After becoming the first hurricane of the 2019 season, Tropical Depression Barry has been downgraded but still has the potential to dump dangerous amounts of rain on the Gulf region and Mississippi Valley.
According to Weather.com, Barry was still packing winds of up to 25 miles per hour Monday morning, with meteorologists forecasting as much as five more inches of rain in portions of Louisiana.
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The tropical depression will continue to dump rain on eastern Arkansas, western Tennessee and parts of Missouri and Mississippi as it moves north toward Ohio through Monday and Tuesday, with specific areas getting as much as 15 inches of rain.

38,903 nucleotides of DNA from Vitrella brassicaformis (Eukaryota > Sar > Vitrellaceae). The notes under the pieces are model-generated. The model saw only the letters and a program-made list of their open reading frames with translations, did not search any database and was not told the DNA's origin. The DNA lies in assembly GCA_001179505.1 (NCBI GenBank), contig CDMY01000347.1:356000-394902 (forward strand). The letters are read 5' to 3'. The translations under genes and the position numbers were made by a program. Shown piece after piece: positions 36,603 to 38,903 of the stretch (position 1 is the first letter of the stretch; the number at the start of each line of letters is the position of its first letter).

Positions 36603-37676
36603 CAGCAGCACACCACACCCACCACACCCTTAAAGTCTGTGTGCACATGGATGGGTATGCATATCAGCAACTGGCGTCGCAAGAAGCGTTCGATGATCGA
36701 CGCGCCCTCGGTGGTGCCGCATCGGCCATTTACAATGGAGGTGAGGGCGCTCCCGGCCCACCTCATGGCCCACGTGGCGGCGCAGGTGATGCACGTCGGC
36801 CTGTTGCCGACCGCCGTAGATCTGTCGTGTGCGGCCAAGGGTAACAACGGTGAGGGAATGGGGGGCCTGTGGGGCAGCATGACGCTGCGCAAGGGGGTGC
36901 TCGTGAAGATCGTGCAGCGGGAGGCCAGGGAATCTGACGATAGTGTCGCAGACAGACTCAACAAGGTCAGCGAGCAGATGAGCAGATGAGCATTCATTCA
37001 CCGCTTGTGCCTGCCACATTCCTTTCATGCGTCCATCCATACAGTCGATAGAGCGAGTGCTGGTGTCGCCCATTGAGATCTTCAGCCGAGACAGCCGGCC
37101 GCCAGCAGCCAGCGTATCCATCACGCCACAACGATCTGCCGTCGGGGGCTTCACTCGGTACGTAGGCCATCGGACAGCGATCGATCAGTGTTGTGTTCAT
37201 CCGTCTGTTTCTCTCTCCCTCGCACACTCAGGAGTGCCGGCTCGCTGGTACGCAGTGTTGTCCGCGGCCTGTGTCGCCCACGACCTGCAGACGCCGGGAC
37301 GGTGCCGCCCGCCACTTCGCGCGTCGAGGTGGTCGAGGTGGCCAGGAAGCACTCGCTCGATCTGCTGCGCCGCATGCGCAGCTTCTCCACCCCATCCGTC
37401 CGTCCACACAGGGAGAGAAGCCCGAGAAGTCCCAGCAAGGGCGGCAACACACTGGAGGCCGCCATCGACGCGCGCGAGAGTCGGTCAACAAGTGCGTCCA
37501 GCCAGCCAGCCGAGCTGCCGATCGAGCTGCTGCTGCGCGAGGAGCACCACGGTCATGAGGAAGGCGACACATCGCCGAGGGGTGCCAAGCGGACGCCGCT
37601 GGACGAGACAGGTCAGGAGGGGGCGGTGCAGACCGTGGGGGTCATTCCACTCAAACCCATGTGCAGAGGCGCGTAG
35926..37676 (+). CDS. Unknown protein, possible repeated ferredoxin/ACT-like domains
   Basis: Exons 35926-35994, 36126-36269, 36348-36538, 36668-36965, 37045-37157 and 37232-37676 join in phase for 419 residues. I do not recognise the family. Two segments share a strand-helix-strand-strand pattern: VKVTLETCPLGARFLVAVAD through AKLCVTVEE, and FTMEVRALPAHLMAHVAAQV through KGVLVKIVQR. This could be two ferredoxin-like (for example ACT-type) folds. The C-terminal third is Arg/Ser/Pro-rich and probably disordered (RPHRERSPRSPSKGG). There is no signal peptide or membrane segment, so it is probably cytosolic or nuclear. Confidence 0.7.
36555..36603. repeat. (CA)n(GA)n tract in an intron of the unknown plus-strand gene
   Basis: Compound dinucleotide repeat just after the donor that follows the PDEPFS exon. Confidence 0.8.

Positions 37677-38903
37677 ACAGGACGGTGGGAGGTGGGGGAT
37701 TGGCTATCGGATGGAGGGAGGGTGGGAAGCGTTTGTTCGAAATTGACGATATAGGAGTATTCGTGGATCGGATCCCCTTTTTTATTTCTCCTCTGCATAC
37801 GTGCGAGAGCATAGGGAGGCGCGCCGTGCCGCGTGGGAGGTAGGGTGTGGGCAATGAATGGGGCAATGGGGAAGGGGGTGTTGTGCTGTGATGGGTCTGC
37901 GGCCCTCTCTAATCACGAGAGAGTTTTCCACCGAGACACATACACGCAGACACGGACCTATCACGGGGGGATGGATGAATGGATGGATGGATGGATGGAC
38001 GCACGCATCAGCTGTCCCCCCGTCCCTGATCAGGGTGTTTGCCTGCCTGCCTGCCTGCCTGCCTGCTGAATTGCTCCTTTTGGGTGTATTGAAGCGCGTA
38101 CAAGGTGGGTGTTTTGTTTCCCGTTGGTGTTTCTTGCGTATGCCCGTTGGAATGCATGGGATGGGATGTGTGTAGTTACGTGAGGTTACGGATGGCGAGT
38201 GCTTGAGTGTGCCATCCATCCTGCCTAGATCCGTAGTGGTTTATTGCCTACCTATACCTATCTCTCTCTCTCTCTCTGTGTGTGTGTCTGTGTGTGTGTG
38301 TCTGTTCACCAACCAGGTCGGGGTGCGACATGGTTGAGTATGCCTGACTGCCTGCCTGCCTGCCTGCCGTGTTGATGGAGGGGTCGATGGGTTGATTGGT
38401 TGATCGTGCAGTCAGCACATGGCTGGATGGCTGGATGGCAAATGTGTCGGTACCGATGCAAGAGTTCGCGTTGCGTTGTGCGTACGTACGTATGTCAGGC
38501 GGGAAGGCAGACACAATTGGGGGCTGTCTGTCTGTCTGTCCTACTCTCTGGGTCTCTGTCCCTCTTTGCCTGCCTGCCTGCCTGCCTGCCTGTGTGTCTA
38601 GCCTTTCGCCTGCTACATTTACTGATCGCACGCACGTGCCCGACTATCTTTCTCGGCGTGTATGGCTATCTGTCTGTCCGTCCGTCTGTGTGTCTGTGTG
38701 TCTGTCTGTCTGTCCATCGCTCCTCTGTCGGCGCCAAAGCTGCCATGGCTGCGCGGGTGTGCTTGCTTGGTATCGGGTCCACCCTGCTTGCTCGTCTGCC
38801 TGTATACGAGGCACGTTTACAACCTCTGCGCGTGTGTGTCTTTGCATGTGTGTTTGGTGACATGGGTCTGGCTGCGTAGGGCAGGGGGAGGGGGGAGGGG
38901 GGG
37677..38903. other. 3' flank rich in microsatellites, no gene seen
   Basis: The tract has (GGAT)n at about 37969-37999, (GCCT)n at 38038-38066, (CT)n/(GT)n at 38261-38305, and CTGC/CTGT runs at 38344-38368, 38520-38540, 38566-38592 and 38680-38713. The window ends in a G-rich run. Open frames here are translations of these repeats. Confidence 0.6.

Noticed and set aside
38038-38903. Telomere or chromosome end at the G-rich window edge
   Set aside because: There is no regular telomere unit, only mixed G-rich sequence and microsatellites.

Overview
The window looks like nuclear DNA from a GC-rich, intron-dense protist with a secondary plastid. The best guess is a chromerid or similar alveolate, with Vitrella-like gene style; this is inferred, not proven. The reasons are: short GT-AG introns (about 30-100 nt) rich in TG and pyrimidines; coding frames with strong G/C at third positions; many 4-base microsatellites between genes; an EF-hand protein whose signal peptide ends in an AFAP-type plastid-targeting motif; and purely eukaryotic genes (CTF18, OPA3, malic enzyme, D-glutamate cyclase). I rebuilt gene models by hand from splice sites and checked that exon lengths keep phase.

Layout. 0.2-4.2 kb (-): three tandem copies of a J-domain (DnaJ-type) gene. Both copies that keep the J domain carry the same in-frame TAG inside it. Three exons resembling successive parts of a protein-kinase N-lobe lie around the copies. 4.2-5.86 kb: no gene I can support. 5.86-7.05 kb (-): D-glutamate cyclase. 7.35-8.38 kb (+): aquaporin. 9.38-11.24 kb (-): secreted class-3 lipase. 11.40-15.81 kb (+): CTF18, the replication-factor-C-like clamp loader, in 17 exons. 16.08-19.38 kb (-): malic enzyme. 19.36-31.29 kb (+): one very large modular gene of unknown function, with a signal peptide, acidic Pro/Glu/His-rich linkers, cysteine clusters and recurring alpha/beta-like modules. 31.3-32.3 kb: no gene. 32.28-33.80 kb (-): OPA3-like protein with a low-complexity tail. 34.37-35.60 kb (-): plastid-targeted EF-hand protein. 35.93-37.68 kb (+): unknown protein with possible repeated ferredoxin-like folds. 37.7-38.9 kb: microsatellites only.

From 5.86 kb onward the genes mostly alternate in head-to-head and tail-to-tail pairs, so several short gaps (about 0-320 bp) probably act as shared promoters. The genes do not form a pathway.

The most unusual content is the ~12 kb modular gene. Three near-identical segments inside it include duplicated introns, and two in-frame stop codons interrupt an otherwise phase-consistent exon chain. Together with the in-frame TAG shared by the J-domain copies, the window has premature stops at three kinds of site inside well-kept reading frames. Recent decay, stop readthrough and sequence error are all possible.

As for the travel industry, it continues to return to normal after flight cancellations, cruise diversions and road closures throughout the impacted region.
While airlines are no longer offer travel waivers, passengers flying to or from airports in Baton Rouge, New Orleans and Lafayette, Louisiana; Mobile, Alabama; and Gulfport and Jackson, Mississippi are still being advised to call their airline to ensure there are no delays or cancellations.
Carnival Cruise Line and American Cruise Lines were forced to alter itineraries due to the storm, but service has returned to normal and key ports in New Orleans and Mobile have reopened.
For rail travelers, Amtrak modified service to and from New Orleans due to the storm and subsequent flooding.